134
RMC Implementation Checklist
  • Leadership
  • Common purpose
  • Curriculum
  • Instruction
  • Assessment
  • Use of time
  • Professional Development
  • Coaching/Support
  • Use of recurring resources
  • District support

135
District support
  • District leaders are briefed and are
    knowledgeable about formative assessment results.

136

The coach, with the knowledge of the principal, invites district leaders to state-of-the-school presentations. Together, the principal and coach provide regular briefings for district leaders about RF progress The coach and principal both hope for non-interference from the district and interact with the LEA only to the least extent possible.
137
District support
  • District leaders review student reading
    performance regularly and recognize staff for
    student progress.

138

District leaders, at the request of the LEA, attend state-of-the-school presentations and publicly acknowledge successes. The coach summarizes these successes in advance for the benefit of the principal and district leaders. District leaders adopt a hands-off attitude toward RF and rarely make public shows of support  nor are such shows requested by the coach or by the principal.
139
District support
  • District leaders maintain visibility in the
    school in support of higher reading achievement.

140

The LEA visits the school in some capacity at least once every week. The LEA makes a point of being visible, sometimes attending grade-level meetings and accompanying the coach on walkthroughs. The LEA meets with the principal but only rarely with the coach. The LEA is rarely seen by teachers.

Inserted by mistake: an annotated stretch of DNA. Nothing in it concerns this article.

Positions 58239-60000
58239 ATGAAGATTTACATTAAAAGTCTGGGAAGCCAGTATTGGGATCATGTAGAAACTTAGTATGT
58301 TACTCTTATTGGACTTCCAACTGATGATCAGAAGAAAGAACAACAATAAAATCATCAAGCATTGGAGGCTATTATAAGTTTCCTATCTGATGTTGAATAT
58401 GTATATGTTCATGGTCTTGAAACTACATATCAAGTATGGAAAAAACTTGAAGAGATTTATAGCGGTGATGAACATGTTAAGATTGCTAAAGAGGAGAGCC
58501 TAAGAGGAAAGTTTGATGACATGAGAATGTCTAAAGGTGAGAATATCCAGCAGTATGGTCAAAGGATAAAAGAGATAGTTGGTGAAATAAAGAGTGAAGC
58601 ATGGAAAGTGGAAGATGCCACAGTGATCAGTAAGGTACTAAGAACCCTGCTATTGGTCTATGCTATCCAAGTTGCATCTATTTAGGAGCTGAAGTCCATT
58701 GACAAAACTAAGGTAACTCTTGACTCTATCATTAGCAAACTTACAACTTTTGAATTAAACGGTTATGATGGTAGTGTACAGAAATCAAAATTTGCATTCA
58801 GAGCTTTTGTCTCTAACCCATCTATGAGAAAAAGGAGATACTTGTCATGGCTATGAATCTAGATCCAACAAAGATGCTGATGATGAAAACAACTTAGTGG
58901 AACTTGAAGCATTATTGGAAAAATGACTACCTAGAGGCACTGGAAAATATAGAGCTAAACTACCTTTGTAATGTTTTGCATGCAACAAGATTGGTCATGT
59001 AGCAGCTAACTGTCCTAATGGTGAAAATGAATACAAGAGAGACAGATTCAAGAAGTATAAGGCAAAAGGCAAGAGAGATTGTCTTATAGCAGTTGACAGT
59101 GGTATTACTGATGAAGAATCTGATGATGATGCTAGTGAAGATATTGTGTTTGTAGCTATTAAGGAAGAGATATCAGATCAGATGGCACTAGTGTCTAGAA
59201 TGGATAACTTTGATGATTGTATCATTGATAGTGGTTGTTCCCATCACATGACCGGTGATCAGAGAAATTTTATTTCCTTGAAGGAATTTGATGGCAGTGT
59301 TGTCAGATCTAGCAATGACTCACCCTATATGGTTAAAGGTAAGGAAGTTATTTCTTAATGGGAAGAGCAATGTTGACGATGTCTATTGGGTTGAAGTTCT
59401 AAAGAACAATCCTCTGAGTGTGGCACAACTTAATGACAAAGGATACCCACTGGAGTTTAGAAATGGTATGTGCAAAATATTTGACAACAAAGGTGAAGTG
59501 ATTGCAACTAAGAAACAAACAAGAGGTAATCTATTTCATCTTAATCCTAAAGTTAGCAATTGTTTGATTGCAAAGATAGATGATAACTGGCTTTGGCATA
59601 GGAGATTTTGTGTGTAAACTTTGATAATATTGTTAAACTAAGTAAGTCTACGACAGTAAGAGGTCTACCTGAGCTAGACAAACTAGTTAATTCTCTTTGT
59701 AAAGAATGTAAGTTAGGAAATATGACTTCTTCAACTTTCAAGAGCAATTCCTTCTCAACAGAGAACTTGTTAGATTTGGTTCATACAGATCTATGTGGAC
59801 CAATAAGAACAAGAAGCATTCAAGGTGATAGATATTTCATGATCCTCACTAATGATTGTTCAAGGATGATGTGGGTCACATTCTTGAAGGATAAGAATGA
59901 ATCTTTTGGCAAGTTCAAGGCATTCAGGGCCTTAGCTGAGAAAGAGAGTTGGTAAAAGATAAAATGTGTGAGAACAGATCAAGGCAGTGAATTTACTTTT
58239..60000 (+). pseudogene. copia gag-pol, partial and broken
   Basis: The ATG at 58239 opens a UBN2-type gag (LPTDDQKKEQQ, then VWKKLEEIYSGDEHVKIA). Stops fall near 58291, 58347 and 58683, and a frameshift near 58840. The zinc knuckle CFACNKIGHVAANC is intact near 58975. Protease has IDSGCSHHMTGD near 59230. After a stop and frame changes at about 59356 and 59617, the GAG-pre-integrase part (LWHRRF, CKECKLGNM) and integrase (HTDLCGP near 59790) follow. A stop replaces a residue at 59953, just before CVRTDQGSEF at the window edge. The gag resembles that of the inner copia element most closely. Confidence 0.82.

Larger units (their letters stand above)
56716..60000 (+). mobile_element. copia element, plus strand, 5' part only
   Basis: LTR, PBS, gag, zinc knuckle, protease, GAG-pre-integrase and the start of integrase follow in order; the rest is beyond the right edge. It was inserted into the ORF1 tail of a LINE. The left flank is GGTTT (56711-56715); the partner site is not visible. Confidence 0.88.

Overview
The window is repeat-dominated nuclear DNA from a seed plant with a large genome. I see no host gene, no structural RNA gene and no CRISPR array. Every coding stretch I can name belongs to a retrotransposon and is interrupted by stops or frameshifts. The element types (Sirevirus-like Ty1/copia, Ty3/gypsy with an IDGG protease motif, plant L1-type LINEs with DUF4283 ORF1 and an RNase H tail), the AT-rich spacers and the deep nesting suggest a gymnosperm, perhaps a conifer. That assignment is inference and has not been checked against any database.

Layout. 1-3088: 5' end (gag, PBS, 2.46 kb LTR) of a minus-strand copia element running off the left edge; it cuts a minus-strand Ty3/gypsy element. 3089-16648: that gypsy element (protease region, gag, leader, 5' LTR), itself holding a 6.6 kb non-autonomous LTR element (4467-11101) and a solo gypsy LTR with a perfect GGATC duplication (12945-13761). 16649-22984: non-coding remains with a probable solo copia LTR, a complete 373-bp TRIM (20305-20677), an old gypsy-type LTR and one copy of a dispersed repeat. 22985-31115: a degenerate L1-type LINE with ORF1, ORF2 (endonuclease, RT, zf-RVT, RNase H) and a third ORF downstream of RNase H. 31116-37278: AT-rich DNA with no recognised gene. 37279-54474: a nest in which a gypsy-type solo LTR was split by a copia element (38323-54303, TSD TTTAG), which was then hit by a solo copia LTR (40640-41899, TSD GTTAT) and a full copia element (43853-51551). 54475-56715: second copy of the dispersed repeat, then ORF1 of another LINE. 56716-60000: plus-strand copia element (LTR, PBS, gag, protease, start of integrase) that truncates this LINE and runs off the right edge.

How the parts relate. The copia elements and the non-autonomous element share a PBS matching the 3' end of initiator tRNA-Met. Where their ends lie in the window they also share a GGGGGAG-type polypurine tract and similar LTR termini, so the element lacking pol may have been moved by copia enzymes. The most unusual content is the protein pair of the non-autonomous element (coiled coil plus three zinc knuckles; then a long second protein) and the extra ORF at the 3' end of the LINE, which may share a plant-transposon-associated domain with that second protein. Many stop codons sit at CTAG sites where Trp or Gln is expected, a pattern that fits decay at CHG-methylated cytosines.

141
District support
  • District leaders consider support needed for
    reading in the schools when allocating resources
    (staffing, budgeting, calendars) and setting
    district priorities.

142

District leaders use their RF schools as a model in considering the needs of non-RF schools. Funding for coaches and materials is sought, for example. District leaders allocate discretionary funds for more intensive CRCT preparation programs.
143
District support
  • District leaders explore how district policy,
    procedure and culture can support reading
    outcomes and take action on these opportunities.

144

With the help of the coach, the district initiates a reading first initiative (lower case!). Reading becomes the number one district priority and leaders express their support by seeking additional funding from non-RF sources. Reading First is treated as just another in a long succession of projects that will come and go.
145
District support